With Executive Director Daryl Black on the way out, cash is again flowing into the Chattanooga History Center and the long-awaited museum seems to be much closer to finally opening its doors.
On Friday, the museum announced Black will resign the position he has held since 2009 to move to Gettysburg, Pa., to work as the executive director of the Seminary Ridge Museum.
Museum officials said the Chattanooga History Center has promoted deputy director Marlene Payne to museum director and tapped Andrew Kean, former chief operating officer for the city of Chattanooga and current president of Chattanooga Whiskey, as a part-time financial consultant. The museum also expects to soon hire a chief executive officer who will oversee the entire operation.
Meanwhile, one board member said the museum has secured $1.5 million in badly needed financing and expects to finalize another $2.5 million in the coming weeks.
In Friday's news release, board President Jo Coke said Payne and Kean would "turn our vision for a world-class, state-of-the-art history museum into a reality for this community." She also thanked Black for his passion and leadership and wished him well in Pennsylvania. Coke did not return a phone call seeking comment.
Vince Butler, public relations director at The Johnson Group, said no board or staff members would comment Friday. The Johnson Group is one of the museum's largest contractors -- tax filings show the history center spent $153,326 on marketing in 2013, most of which went to the firm.
"We're just going to let the news release stand on its own as our comment," Butler said.
During his time at the helm, Black personally oversaw the design and the content of the new museum, which has been in the works for years. Before his promotion to director, Black was the museum's curator and an instructor at the University of Tennessee at Chattanooga.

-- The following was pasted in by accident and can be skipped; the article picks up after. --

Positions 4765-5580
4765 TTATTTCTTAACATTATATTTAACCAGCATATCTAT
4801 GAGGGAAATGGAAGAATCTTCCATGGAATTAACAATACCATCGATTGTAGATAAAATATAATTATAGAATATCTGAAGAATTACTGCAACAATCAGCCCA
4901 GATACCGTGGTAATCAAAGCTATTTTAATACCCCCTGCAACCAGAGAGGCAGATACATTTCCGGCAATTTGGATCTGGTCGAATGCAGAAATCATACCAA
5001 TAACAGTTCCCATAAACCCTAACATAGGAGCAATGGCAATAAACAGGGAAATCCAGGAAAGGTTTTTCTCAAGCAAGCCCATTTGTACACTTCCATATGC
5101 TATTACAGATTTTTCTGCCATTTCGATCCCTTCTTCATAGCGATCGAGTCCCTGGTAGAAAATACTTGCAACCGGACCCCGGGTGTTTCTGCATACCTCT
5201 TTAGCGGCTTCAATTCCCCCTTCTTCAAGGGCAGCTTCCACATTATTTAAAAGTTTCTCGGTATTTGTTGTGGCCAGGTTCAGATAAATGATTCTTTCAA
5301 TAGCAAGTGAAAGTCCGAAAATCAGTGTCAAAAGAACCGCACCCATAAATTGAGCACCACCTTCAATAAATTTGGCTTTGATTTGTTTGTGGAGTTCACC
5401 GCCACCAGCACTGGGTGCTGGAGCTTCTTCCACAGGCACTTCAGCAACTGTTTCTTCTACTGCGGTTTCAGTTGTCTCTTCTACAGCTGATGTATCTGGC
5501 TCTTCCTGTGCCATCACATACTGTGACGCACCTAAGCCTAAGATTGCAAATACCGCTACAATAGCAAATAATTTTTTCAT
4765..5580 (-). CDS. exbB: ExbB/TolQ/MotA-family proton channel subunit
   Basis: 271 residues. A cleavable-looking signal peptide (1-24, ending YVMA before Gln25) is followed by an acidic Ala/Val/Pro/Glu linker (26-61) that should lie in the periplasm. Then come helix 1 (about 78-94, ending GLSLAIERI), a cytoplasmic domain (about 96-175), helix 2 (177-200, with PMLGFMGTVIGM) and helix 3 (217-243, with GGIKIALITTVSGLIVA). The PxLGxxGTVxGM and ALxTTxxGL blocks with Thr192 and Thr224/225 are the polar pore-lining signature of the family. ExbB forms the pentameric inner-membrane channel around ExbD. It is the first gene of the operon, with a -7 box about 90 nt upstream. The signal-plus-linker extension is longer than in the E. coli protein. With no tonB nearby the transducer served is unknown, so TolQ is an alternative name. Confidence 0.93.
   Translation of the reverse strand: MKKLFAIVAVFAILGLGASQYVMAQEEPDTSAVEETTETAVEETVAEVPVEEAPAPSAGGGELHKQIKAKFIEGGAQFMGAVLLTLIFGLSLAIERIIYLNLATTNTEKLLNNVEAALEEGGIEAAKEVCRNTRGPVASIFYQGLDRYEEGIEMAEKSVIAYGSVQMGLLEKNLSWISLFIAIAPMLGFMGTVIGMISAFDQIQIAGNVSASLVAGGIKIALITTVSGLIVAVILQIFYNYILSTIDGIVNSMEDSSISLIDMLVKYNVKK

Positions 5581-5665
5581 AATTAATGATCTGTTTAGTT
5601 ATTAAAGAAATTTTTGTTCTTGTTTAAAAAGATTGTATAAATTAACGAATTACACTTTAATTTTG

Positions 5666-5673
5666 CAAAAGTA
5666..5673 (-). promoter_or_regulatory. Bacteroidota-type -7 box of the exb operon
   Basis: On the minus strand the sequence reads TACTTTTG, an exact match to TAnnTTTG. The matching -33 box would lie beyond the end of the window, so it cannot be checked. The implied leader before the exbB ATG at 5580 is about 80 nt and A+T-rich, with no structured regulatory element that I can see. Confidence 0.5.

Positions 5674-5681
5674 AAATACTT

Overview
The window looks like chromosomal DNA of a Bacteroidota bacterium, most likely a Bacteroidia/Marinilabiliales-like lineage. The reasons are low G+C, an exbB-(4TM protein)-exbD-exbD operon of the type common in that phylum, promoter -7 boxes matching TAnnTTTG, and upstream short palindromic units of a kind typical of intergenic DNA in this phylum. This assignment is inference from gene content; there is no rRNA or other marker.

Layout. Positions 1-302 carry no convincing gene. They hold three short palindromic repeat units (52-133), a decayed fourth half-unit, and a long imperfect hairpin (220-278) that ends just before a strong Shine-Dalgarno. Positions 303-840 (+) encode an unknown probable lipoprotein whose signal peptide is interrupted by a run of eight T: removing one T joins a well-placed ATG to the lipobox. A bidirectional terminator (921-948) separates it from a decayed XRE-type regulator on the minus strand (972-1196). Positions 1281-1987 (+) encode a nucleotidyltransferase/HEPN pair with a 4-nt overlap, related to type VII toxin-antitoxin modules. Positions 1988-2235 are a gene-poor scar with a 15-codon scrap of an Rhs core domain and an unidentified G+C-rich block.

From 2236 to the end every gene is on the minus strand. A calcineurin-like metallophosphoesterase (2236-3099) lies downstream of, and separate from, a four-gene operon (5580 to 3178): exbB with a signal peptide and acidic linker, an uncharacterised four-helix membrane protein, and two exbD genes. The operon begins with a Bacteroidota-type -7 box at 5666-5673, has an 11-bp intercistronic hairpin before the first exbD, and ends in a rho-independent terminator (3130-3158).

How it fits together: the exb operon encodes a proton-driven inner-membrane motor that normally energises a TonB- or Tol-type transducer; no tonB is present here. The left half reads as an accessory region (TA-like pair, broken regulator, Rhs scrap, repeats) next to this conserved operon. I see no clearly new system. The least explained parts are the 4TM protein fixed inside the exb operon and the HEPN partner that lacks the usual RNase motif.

But his reign was turbulent. The museum struggled to meet fundraising goals for years and repeatedly missed its own projections for opening the doors.
Black will work through April 17 and then serve in a consulting role to see the Chattanooga History Center through its opening, Butler said.
The museum had advertised for months that it was only a few hundred thousand short of its $10.5 million capital campaign goal. But in January, board members told the Times Free Press that the history center was more than $3 million shy of its goal -- news that surprised many donors.
On Friday, board treasurer Carl Henderson declined to comment on Black's departure. But Henderson, a local CPA, said new financial support has emerged since January: Cornerstone Community Bank has committed to a $1 million loan and the River City Co., which holds a $1.8 million mortgage on the museum's building near the Tennessee Aquarium, will extend a $500,000 loan.
Henderson said current and former board members, along with other supporters, raised some $300,000 in a matter of days. And other financial institutions and foundations are finalizing plans to lend or donate the remainder of the money needed to fabricate and install the museum's exhibits.
Henderson said he could have the required funds together as soon as May, with final work to fill up the 11,000-square-foot empty shell of a museum beginning soon thereafter.
He said the Chattanooga History Center is in a considerably different position than it was two months ago.
"I think everybody is really doing everything they can to make it happen, where I felt like for months there was a lot of lip service, a lot of talk about it," Henderson said. "Nothing was really happening and we weren't really moving.
"We're going to get there. I can see the light at the end of this tunnel now."
Contact staff writer Kevin Hardy at email@example.com or 423-757-6249.
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